Shortly after Morgan's return to Jamaica, a new Governor arrived from England with orders to suppress the gangs of privateers. He had instructions to proclaim a general pardon for all those buccaneers who cared to take advantage of the proclamation within a given time. Those who wished to leave "their naughty way of life" were to be encouraged by grants of land (thirty-five acres apiece), so that they might not starve when they forsook piracy. But this generous offer was merely a lure or bait to bring the buccaneers to port, in order that the Governor might mulct them "the tenths and fifteenths of their booty as the dues of the Crown for granting them commissions." The news of the intended taxation spread abroad among the pirates. They heard, too, that in future they would find no rest in Port Royal; for this new Governor was earnest and diligent in his governorship. They, therefore, kept away from Port Royal, and made Tortuga their rendezvous, gradually allying themselves with the French buccaneers, who had their stronghold there. Some of them, who returned to Port Royal, were brought before the magistrate, and hanged as pirates. Their old captain, Henry Morgan, left his former way of life, and soon afterwards become Governor of Jamaica. He was so very zealous in "discouraging" the buccaneers that the profession gradually lost its standing. The best of its members took to logwood cutting or to planting; the worst kept the seas, like water-Ishmaelites, plundering the ships of all nations save their own. They haunted Tortuga, the keys of Cuba, the creeks and inlets of the coast, and the bays at the western end of Jamaica. They were able to do a great deal of mischief; for there were many of them, and the English Colonial governors could not spare many men-of-war to police the seas. Often the pirates combined and made descents upon the coast as in the past. Henry Morgan's defection did but drive them from their own pleasant haunt, Port Royal. The "free-trade" of buccaneering throve as it had always thriven. But about the time of Morgan's consulship we read of British men-of-war helping to discourage the trade, and thenceforward the buccaneers were without the support of the Colonial Government. Those who sailed the seas after Morgan's time were public enemies, sailing under the shadow of the gallows.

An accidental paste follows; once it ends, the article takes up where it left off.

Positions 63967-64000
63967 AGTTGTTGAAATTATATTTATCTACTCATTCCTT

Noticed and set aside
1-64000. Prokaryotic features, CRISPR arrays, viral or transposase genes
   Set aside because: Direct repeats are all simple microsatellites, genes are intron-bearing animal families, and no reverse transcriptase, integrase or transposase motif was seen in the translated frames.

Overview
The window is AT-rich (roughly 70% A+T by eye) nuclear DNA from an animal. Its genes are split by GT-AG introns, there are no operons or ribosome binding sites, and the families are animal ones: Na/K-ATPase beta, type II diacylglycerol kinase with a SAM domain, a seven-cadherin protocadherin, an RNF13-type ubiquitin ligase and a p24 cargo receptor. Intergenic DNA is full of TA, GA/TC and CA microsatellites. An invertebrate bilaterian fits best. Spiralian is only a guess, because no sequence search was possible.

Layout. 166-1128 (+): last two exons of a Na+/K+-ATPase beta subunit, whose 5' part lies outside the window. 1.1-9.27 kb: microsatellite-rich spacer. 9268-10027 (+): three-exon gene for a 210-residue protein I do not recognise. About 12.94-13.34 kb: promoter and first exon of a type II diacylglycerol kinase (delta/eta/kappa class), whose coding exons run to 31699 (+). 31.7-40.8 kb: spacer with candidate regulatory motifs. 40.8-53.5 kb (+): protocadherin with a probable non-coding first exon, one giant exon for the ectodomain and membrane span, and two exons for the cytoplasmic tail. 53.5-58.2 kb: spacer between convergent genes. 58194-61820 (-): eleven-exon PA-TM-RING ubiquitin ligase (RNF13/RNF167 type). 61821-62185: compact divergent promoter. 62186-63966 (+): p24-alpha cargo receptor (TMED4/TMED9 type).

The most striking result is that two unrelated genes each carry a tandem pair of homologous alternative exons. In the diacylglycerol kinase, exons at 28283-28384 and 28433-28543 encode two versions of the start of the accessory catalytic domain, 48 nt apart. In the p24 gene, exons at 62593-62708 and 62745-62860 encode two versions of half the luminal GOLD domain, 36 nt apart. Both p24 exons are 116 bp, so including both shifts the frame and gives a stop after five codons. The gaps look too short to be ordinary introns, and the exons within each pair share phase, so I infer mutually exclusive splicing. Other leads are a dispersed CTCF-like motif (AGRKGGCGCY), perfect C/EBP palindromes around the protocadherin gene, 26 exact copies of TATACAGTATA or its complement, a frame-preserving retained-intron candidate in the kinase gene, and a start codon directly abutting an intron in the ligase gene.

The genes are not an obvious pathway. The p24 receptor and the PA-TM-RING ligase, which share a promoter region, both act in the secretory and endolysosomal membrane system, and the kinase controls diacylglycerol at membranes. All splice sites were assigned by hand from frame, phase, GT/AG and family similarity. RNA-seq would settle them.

Authorities.—W. Nelson: "Five Years at Panama." P. Mimande: "Souvenirs d'un Echappe de Panama." A. Reclus: "Panama et Darien." A. Radford: "Jottings on Panama." J. de Acosta: "Voyages." S. de Champlain: "Narrative." Cieca de Leon: "Travels." Exquemeling: "Bucaniers of America." Don Perez de la Guzman: "Account of the Sack of Panama."